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President’s Message – Latest Scoop 2023 Issue 3

Stop Whining and Start Winning

Keith Headshot

We are guilty. As an industry…at Brubacher…and yes, I am too. And I am getting tired of hearing it. We have the refrain well-memorized in several variations:

  • “They don’t have the same work ethic.”
  • “They’re on their phones when they should be working.”
  • “They wait to be told what to do next instead of asking or helping.”
  • “But he/she doesn’t even know how to _______”
  • “Did you know they never worked in construction or a related industry before?”
  • “He thought that was good enough. We’re not going to put the Brubacher name on that!”
  • …and more

Those of us who have been in the construction industry for years can certainly recognize differences in our experiences or approach and what we observe in some newcomers today. I am not going to debate or minimize those generational differences, but there are just as many about which to be excited as to be concerned.

I do know one thing for sure: our opportunity to lead effectively and be a positive influence on those joining our industry and our company is reduced every time we recite general statements about any generation, veteran or newcomer.

Years ago, I worked with a leader known for his quick wit who, upon reflecting on his own learning curve after achieving several promotions at Brubacher, said “The older I got, the better I was.” There is a lot of truth in that statement. When confronted with the shortcomings of others who are learning (and sometimes those whom we ourselves failed to train and coach properly!), we tend to forget or minimize our own mistakes. How quickly we forget that we were once someone else’s bad day, week, or crew member. In fact, sometimes we still are on occasion! Yes, I was once a foreman and a project manager’s headache. Thankfully, they were (usually) patient while holding me to a high standard. Some of them still work at Brubacher today and remind me of stories I hoped they forgot.

They say confession is good for the soul, so we’ll see if that holds true:

  • I misread the footrule while checking grade as a teenager, motioning the stone trucks to keep spreading more stone. The grader operator soon realized something was amiss, and I had visions of how unhappy a certain Mr. Ben Brubacher would be at dinner that evening if he knew how much money we lost pushing that extra stone down the street!
  • Then there was the time as a supervisor when my crew was modifying an existing stormwater basin on a steep hill in Malvern. We regraded the emergency spillway, placed sod, and thought we were ready for the final inspection. To my great dismay, we realized the spillway was one foot higher at one end than the other instead of level. I learned an important lesson about keeping good notes and double-checking grades that week. Crawling around rolling up fresh sod and re-laying it drove the point home via my sore knees. By now you know why I never became a surveyor!
  • And then there was the concrete inside the pipe. Through a series of well-intended but poor judgments I made, there came to be a blob of hardened concrete stuck fast inside the middle of a run of 18” concrete pipe. I spend the next few days trying every idea I could think of to dislodge the concrete so I wouldn’t have to dig up the pipe run. I eventually got it out, learning an important lesson about shortcuts! Let’s just say that I was more flexible in my 20’s than I am now; you can’t get a lot of force behind a digging bar while laying inside an 18” pipe, but persistence paid off.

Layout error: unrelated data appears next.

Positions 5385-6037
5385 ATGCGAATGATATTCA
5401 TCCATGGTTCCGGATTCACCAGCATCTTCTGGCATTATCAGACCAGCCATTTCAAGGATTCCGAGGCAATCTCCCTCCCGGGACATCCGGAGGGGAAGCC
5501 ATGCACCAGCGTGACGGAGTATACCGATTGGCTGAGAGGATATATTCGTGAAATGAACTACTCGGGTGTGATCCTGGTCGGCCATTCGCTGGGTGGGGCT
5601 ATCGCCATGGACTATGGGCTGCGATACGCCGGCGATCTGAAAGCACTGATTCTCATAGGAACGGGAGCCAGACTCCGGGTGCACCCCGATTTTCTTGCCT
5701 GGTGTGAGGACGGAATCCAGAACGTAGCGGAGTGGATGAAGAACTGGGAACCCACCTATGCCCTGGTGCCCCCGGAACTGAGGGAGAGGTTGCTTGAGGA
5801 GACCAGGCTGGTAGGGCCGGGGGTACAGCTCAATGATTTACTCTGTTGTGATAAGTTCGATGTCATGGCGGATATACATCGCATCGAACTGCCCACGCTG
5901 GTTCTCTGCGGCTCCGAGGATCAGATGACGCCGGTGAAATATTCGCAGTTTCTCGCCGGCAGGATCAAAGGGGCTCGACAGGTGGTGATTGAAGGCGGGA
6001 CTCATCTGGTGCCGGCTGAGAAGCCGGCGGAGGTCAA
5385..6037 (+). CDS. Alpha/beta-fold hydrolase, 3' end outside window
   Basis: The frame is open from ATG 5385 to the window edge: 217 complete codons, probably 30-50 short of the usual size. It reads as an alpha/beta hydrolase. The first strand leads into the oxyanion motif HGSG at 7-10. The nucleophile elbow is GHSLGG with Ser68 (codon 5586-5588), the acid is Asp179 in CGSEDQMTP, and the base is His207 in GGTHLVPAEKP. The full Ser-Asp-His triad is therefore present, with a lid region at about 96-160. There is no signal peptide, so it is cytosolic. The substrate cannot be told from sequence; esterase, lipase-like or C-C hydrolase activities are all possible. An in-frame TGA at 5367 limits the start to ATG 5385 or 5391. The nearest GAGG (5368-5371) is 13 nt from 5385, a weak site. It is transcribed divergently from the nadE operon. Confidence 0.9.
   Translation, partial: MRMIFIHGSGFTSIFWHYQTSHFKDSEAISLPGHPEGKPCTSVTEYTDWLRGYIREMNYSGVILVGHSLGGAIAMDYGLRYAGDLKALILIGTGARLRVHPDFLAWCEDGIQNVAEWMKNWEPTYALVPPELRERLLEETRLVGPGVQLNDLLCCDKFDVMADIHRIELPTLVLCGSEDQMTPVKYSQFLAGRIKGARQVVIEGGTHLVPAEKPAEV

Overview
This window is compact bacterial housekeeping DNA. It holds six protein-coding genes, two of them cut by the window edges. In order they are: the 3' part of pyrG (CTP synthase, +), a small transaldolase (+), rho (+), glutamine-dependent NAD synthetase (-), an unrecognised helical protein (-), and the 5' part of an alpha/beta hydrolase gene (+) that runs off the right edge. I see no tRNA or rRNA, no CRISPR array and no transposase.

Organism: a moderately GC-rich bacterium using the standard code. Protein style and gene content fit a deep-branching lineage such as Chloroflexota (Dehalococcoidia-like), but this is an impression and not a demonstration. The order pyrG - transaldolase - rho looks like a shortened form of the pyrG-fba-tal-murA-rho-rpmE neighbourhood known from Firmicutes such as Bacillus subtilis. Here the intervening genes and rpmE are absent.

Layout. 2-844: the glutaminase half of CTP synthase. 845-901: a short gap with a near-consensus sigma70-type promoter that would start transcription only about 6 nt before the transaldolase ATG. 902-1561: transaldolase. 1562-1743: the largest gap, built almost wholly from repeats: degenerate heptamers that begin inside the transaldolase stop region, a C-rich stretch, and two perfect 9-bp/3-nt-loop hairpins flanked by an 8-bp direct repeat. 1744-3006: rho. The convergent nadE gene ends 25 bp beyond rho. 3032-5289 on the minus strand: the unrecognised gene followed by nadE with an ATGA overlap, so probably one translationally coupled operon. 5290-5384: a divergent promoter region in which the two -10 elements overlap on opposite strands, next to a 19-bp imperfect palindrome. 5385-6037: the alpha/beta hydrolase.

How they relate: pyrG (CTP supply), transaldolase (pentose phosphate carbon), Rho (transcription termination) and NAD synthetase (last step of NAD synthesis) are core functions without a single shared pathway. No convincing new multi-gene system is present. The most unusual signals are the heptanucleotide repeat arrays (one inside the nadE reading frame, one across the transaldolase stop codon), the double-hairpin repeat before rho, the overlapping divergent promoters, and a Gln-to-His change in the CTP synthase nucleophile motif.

• Yes, there are more, but I’ll stop here for the sake of space (and just in case confession isn’t good for the soul).

I am more convinced each year that construction companies who win long-term must view themselves as for-profit training and development organizations. I have challenged our managers with this concept. How would our relationships, resource investments, and systems change? What opportunities could we tackle and what obstacles might we overcome as a result?

We all know the test comes as pressure grows to get work, do work, or beat the budget. Too often, we fall back into the trap of thinking “we just need to get things done”, or “people aren’t good enough, productive enough, or efficient enough.” But when hasn’t there been pressure in the construction industry? Just like a tube of grease driven over on the jobsite, what is inside comes out when the pressure is on. Too often in the construction industry when pressure hits, we stop focusing on relationships, people, coaching, and mentoring and instead try to close the gap with the quickest fix.

Leadership skills, culture, and talent development are never quick fixes; they all take time. Through perseverance and by living out a consistent message that “we are here for you and your success,” most people will grow and develop. Yes, sometimes that means their success is best realized in another career or even at another contractor. Yes, the pressure will always be there, people will always be complex (us included!), and there will always be challenges to face. But it is only when we give our best efforts each day to be FOR the success of others by building character, setting expectations, giving opportunities to try, and taking the time to coach, teach, and explain that others will GROW to fulfill their role. And I guarantee we will find we’ve grown in the process.

Contractors and supervisors who look at training and developing others as an OBSTACLE to doing their jobs rather than THE MOST IMPORTANT PART of their jobs, will never be anything more than a group of grumpy old guys waiting to go out of business. After all, who wants to work with someone who views them as a thorn in their side?

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